Seattle mayor proposes changes to increase affordable housing
Seattle Mayor Bruce Harrell recently proposed new affordable housing legislation with the goal of quickly developing more apartment buildings to address the city’s housing crisis.
“Seattle’s housing affordability and homelessness crisis demands bold action and creative solutions to more urgently create affordable housing,” Harrell said. “This legislation will reduce permitting bottlenecks so that the process is more swift, efficient, and consistent.”
If passed by the city council, the legislation would exempt affordable housing projects from design review, an extension of legislation originally developed as a part of the COVID-19 State of Emergency.
The bills are a collaboration between Harrell and City Councilmembers Dan Strauss and Teresa Mosqueda, who emphasize that the changes have already been proven to be effective in addressing the housing crisis.
“As has been proven during the course of the pandemic, we can unburden projects that create more homes from lengthy and expensive design review processes and produce high-quality housing that compliments and serves the community,” Mosqueda said.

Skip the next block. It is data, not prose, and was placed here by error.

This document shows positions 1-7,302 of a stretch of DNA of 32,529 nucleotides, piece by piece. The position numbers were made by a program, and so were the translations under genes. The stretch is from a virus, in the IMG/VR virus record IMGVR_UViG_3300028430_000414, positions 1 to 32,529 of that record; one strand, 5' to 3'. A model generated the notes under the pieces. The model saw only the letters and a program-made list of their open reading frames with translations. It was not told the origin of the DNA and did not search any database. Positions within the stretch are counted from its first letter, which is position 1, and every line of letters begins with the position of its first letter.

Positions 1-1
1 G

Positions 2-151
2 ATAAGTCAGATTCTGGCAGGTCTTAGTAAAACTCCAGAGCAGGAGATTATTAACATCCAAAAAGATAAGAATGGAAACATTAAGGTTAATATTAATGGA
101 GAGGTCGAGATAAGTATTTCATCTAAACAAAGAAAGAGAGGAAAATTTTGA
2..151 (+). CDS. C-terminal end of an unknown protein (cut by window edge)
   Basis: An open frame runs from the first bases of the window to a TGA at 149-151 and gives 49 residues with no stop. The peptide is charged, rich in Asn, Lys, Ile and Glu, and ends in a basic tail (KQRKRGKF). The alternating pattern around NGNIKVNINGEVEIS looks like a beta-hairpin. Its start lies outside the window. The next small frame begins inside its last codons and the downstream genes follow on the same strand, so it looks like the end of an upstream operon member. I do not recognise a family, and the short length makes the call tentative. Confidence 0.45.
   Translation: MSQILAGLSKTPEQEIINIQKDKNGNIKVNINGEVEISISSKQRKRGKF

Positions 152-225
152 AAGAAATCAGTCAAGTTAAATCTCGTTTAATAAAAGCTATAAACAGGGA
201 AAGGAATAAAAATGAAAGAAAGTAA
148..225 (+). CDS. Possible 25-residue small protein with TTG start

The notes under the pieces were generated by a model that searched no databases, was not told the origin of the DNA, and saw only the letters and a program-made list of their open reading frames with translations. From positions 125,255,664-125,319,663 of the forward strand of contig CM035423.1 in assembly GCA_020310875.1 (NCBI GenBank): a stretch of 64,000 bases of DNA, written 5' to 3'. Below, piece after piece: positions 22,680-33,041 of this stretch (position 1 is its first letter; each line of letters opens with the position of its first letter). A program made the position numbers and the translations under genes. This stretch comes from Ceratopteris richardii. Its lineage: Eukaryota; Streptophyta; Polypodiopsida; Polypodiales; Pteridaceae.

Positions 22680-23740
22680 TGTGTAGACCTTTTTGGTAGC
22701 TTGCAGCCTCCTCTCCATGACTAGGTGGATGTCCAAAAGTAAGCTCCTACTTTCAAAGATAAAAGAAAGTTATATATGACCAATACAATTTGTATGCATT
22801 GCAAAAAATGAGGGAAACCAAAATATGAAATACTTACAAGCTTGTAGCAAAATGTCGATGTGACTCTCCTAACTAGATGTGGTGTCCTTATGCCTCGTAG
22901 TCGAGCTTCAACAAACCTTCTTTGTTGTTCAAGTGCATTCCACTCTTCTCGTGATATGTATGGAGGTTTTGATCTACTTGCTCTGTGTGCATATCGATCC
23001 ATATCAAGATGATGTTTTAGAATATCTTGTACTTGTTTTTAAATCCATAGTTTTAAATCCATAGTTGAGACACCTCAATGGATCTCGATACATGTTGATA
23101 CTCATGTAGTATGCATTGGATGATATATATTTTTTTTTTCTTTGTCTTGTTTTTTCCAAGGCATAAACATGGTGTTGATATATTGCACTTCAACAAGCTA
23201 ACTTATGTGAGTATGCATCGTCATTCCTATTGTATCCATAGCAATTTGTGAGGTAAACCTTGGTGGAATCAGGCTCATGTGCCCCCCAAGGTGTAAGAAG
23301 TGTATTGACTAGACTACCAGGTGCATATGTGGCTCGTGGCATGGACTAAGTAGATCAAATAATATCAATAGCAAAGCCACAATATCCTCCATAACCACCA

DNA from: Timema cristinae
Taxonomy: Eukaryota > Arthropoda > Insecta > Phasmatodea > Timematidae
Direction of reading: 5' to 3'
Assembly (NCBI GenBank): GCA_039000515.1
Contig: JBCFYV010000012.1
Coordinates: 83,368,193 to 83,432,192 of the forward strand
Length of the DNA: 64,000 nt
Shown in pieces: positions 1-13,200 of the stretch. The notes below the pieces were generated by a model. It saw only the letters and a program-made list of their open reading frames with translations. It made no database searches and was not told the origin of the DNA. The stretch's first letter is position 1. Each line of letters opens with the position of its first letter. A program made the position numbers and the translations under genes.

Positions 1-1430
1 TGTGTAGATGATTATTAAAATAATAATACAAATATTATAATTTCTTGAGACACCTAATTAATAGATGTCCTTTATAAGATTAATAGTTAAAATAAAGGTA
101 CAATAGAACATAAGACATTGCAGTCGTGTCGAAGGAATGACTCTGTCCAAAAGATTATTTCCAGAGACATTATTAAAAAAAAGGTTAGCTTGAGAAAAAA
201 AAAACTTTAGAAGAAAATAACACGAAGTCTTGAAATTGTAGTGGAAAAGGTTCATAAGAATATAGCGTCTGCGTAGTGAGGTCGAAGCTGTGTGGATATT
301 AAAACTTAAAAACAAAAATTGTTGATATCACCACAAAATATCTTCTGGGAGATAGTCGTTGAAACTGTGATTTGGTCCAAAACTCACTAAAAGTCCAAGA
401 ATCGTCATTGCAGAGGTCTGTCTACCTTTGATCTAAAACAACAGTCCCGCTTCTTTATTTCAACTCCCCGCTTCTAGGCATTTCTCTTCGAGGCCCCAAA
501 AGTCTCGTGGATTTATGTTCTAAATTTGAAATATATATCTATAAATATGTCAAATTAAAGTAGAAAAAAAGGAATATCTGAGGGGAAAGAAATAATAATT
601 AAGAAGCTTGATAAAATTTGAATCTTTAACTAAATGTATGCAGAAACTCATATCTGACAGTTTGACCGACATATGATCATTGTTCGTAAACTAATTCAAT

Other changes include allowing all other housing projects to choose whether or not to hold a full design review or an administrative design review.
During the pandemic, the Seattle Department of Construction and Inspections (SDCI) was authorized to hold administrative design reviews allowing the permitting process to get sped up.
The current design regulation is set to expire on Dec. 30, and this new legislation would continue the exemption from design review without interruption.
The Harrell administration’s goal is for all affordable housing project permits to be approved within 12 months of submission.
“Seattle’s housing affordability and homelessness crises are interlinked. This recent UW study demonstrates important findings: Does housing affordability eliminate homelessness? No. Does it reduce homelessness five-fold? Yes. When we address housing affordability we are making our homelessness crisis more manageable.” Straus said.
The Seattle City Council’s Land Use Committee is scheduled to begin discussing this legislation Nov. 30 with a public hearing Dec. 8. A vote will likely be held on Dec. 13.